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Flame Retardant Exposures in California Early Childhood Education Environments
Bradham, A., R. Castorina, F. Gaspar, M. Nishioka, M. Colon, W. Weathers, P. Egeghy, R. Maddalena, J. Williams, P. Jenkins, AND T. McKone. Flame Retardant Exposures in California Early Childhood Education Environments. CHEMOSPHERE. Elsevier Science Ltd, New York, NY, 116:61-66, (2014).
The National Exposure Research Laboratory′s (NERL) Human Exposure and Atmospheric Sciences Division (HEASD) conducts research in support of EPA′s mission to protect human health and the environment. HEASD′s research program supports Goal 1 (Clean Air) and Goal 4 (Healthy People) of EPA′s strategic plan. More specifically, our division conducts research to characterize the movement of pollutants from the source to contact with humans. Our multidisciplinary research program produces Methods, Measurements, and Models to identify relationships between and characterize processes that link source emissions, environmental concentrations, human exposures, and target-tissue dose. The impact of these tools is improved regulatory programs and policies for EPA.
Infants and young children spend as much as 50 hours per week in child care and preschool centers. Although approximately 13 million children, or 65% of all U.S. children, spend a portion of each day in early childhood education (ECE) facilities, little information is available about environmental exposures in these environments. We measured flame retardant levels in air and dust in 40 California ECE facilities, including six polybrominated diphenyl ether (PBDE) congeners and four non-BDE flame retardants in air, including two constituents of Firemaster 550 (a proprietary phosphorus-bromine blend formulation) and two tris-phosphate compounds [tris (2-chloroethyl) phosphate (TCEP) and tris (1,3-dichloro-2-propyl) phosphate (TDCPP)]. We measured 14 PBDE flame retardants and the four non-BDE flame retardants in dust, and compared child dose estimates to available U.S. EPA oral references doses (RfDs). Tris phosphate, Firemaster 550 and PBDE compounds were detected in 100% of the dust samples. The PBDE congeners BDE-47, BDE-99, and BDE-209 comprised the majority of the PBDE mass measured in the dust samples. In ~40% of dust samples collected, BDE-209 was the dominant congener measured. The median concentrations of TCEP (319 ng/g) and TDCPP (2,265 ng/g) were similar to or higher than any PBDE congener. Levels of TCEP and TDCPP in dust were significantly higher in facilities with napping equipment (e.g., mats) made out of foam (Mann-Whitney p-values<0.05). Child BDE-99 dose estimates, calculated using U.S. EPA non-dietary ingestion assumptions, exceeded the RfD in 2.6% of facilities for children <3 years old. In 51.3% of facilities, TDCPP dose estimates for children <6 years old exceeded age-specific “No Significant Risk Levels (NSRLs)” computed by the authors based on California Proposition 65 guidelines for carcinogens. Given the overriding interest in providing safe and healthy environments for young children, additional research is needed to identify strategies to reduce indoor sources of flame retardant chemicals.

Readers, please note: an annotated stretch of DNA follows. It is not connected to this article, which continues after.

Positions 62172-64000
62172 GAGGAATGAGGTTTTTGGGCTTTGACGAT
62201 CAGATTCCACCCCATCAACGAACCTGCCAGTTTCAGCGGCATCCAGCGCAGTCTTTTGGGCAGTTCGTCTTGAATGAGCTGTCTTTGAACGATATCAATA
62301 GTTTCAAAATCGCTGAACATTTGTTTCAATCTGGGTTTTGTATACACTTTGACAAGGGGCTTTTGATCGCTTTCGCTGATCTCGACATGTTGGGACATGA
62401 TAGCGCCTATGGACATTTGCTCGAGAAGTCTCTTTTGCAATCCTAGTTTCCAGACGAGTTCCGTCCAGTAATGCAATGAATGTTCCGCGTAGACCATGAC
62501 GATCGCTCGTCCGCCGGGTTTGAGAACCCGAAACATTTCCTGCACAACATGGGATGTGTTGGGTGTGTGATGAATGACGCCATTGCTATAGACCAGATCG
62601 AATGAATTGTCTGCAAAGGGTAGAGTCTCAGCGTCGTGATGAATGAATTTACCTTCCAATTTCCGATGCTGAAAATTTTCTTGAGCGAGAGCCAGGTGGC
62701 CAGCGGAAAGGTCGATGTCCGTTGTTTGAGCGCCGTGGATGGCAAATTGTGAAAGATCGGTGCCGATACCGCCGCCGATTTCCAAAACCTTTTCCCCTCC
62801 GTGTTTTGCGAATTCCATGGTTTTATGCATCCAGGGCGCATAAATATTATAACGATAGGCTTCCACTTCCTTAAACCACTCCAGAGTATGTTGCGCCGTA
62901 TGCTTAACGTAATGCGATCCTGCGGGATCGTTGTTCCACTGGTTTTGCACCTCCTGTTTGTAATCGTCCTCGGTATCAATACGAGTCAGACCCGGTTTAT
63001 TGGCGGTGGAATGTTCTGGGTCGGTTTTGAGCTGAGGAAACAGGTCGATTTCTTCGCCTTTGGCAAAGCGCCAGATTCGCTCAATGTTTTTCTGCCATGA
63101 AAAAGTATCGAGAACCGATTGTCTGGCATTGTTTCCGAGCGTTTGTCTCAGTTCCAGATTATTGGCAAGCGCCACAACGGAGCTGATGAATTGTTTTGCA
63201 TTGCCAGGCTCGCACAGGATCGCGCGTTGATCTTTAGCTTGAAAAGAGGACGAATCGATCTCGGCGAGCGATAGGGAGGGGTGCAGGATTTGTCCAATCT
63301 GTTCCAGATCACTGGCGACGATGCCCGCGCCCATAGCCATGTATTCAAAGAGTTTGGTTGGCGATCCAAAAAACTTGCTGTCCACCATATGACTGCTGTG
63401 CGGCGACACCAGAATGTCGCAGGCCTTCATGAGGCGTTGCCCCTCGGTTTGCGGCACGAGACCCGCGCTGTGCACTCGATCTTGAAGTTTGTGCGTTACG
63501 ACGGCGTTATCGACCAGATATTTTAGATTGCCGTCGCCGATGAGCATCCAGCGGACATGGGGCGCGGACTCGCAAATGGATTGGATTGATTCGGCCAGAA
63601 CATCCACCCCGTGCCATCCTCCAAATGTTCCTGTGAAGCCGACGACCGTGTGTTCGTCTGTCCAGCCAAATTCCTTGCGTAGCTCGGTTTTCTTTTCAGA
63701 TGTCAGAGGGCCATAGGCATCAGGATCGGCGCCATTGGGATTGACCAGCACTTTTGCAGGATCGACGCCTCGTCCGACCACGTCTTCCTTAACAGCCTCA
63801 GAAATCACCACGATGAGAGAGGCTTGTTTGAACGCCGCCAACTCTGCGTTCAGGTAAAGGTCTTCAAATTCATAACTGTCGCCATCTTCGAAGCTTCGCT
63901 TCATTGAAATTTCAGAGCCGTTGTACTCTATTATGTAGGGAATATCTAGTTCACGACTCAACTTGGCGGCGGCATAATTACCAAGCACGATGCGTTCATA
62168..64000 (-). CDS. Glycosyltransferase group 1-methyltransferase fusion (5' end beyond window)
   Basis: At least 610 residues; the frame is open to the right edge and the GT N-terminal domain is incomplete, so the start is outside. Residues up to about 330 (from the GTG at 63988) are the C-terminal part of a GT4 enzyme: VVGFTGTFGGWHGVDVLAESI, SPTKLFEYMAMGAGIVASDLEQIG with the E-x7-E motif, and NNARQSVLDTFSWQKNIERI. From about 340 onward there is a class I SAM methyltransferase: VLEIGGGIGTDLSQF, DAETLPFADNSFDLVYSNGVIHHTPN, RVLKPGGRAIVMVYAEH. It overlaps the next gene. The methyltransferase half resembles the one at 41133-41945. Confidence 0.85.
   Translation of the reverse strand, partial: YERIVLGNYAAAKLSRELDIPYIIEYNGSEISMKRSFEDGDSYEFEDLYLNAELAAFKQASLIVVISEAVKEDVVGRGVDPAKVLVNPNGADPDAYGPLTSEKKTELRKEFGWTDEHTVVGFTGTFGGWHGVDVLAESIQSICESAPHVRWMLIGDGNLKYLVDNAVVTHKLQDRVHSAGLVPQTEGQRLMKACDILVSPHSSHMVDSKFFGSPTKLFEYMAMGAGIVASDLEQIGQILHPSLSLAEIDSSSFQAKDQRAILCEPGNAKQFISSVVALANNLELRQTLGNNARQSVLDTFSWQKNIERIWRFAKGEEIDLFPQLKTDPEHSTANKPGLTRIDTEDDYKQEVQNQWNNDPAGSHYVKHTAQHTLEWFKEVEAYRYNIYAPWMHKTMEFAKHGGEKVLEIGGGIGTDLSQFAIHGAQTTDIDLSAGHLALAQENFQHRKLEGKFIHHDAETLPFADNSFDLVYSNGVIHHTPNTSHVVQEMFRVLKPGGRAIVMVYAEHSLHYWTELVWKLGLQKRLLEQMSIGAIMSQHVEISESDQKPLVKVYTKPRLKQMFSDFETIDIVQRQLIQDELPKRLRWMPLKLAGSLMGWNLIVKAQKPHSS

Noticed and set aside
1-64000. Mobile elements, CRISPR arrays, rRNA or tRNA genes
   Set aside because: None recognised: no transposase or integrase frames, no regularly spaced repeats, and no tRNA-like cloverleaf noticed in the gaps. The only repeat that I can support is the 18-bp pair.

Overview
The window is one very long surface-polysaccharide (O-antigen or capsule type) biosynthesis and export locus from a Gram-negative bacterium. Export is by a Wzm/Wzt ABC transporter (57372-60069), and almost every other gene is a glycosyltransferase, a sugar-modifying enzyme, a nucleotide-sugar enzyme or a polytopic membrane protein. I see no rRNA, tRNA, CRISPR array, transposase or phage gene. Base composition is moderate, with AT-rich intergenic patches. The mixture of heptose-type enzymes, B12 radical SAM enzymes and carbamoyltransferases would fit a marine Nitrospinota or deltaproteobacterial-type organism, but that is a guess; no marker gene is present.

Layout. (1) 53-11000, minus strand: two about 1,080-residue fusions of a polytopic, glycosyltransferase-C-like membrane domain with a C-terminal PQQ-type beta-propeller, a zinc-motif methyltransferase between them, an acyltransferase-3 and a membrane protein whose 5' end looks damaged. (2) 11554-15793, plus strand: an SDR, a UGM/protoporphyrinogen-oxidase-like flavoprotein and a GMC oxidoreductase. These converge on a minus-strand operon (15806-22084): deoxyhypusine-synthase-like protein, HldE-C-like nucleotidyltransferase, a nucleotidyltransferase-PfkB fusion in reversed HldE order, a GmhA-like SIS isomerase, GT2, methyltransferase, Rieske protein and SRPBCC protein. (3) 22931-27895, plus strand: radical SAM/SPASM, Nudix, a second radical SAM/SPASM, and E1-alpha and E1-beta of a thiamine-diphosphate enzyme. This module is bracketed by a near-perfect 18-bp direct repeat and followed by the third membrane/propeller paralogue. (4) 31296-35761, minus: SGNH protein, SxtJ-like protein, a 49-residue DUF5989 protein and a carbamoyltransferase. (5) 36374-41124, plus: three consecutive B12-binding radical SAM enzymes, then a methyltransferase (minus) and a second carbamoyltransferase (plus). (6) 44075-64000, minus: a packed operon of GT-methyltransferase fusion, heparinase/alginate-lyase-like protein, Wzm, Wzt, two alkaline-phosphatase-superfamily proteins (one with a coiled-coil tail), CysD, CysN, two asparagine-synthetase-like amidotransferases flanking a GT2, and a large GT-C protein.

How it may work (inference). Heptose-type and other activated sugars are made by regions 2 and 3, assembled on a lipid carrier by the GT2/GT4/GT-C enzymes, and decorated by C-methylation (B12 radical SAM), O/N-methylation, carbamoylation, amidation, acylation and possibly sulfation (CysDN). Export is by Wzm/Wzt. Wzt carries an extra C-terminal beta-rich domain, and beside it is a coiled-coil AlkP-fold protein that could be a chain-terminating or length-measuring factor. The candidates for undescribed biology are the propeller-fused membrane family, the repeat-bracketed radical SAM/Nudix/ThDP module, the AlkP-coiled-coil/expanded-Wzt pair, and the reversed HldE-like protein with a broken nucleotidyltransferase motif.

URLs/Downloads:EGEGHY FINAL ACCEPTED VERSION.PDF (PDF,NA pp, 148.217 KB, about PDF)
SUPPLEMENTAL BRADMAN_SUPPLEMENTARY MATERIAL.PDF (PDF,NA pp, 256.742 KB, about PDF)
Record Details:Record Type: DOCUMENT (JOURNAL/PEER REVIEWED JOURNAL)
Organization:U.S. ENVIRONMENTAL PROTECTION AGENCY
OFFICE OF RESEARCH AND DEVELOPMENT
NATIONAL EXPOSURE RESEARCH LABORATORY
HUMAN EXPOSURE AND ATMOSPHERIC SCIENCES DIVISION
EXPOSURE MEASUREMENTS & ANALYSIS BRANCH